Is it too cold for my dog, does he or she need a coat?

Most dog’s natural coats are enough to keep them cozy in the
winter. Shorthaired dogs, however, are more likely to benefit from a
coat. You know your pet best! Smart decisions such as returning
home if your pet is shivering, spending less time outside on colder
days, and generally watching your pet for signs of discomfort
should help keep your dog safe from cold.

Can my dog get frostbite from the cold?

Although uncommon, it is possible for dogs to develop frostbite,
particularly on their paws! The hair between their toes collects
clumps of snow, which melt and turn into ice, building into larger
and larger ice balls. In order to avoid frostbite, keep the toes
between their hair trimmed during winter months, and promptly
dry off your dog’s paws when returning from a run.

Will salt from icy streets harm my pup?

Dog’s padded feet are built to deal with tough terrain and substances, but the salt laid out to melt ice is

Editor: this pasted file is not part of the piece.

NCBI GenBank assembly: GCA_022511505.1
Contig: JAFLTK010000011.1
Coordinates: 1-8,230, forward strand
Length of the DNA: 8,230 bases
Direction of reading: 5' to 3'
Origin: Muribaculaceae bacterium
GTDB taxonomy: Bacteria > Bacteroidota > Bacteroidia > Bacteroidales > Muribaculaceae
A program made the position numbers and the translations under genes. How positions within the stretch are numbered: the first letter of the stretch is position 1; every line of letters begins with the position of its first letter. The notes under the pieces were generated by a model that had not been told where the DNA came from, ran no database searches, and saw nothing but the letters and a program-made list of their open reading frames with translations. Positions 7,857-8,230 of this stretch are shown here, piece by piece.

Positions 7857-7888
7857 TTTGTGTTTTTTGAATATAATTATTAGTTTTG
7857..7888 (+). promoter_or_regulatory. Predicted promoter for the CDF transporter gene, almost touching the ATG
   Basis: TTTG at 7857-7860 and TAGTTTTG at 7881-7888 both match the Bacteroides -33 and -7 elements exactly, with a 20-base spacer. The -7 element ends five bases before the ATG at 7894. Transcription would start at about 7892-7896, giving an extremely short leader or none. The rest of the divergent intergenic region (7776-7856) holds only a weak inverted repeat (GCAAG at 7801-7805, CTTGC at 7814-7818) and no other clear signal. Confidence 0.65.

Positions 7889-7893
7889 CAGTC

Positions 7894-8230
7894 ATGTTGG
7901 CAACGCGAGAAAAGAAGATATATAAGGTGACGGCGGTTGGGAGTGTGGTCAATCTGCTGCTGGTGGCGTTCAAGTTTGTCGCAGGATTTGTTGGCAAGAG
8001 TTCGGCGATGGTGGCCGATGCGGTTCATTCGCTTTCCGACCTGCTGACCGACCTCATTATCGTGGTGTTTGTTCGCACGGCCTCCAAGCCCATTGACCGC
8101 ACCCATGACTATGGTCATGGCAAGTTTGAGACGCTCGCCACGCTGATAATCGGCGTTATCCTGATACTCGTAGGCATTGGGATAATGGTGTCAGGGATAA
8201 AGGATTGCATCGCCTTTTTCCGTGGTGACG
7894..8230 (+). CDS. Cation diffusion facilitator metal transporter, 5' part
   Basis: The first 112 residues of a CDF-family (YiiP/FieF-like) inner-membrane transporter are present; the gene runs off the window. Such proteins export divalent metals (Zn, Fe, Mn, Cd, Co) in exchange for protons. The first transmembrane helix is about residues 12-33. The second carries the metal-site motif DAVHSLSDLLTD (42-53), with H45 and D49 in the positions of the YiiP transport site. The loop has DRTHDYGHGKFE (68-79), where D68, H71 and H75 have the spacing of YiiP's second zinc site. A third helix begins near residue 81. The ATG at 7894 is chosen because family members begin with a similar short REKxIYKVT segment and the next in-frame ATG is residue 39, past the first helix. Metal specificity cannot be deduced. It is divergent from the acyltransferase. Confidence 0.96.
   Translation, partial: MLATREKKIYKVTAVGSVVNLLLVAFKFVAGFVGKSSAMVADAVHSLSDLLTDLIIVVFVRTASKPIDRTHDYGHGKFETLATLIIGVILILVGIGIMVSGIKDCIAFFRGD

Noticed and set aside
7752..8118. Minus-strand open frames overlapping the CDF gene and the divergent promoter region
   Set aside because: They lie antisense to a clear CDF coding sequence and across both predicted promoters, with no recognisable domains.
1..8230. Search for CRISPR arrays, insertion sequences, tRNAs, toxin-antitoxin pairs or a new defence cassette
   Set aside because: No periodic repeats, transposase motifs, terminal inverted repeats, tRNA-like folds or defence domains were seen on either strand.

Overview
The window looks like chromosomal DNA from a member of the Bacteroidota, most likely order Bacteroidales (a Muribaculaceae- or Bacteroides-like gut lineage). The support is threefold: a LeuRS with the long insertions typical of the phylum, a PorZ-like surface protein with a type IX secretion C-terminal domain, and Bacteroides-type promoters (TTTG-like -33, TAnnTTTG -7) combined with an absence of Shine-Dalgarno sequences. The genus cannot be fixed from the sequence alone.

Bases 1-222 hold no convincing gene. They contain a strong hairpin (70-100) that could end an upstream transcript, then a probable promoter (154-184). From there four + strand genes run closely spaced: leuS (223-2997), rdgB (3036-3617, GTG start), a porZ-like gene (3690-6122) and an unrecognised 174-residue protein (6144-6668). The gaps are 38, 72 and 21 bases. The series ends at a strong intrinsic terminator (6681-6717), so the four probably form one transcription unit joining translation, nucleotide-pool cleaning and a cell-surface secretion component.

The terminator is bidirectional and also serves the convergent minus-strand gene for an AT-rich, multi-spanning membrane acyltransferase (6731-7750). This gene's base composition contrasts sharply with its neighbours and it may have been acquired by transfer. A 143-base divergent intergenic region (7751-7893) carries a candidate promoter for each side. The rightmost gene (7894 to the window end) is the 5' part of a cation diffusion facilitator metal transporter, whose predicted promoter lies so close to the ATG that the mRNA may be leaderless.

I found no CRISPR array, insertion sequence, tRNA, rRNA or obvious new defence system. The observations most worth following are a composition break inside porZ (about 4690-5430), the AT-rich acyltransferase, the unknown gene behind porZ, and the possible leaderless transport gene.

particularly harsh. Although uncommon, exposure to salt can cause the pads of your dog’s feet to crack. If
this occurs, check with your veterinarian for necessary treatment. A more like scenario is the salt will irritate
your dog’s feet, much like dry skin is irritating and painful to humans. In order to prevent irritation, wipe off
your dog’s feet with a wet cloth after each run to remove those harmful chemicals. If your dog has
especially sensitive feet, you could purchase dog booties at a local pet store. These booties are not
mandatory for outdoor exercise, and many dogs find them much more irritating than the salt.

What else should I watch out for during winter exercise?

It is not uncommon for antifreeze and other dangerous chemicals to mix in with puddles of water during
the winter months. Even a small amount of antifreeze can cause severe poisoning in dogs, so it is
especially important to prevent your dog drinking from these puddles. You can keep your home pet-friendly
by using ice melting compounds that are safe for your dog, children, and the environment!

Thank you for reading!
We hope you learned more about how to keep your pup safe this winter while still getting exercise.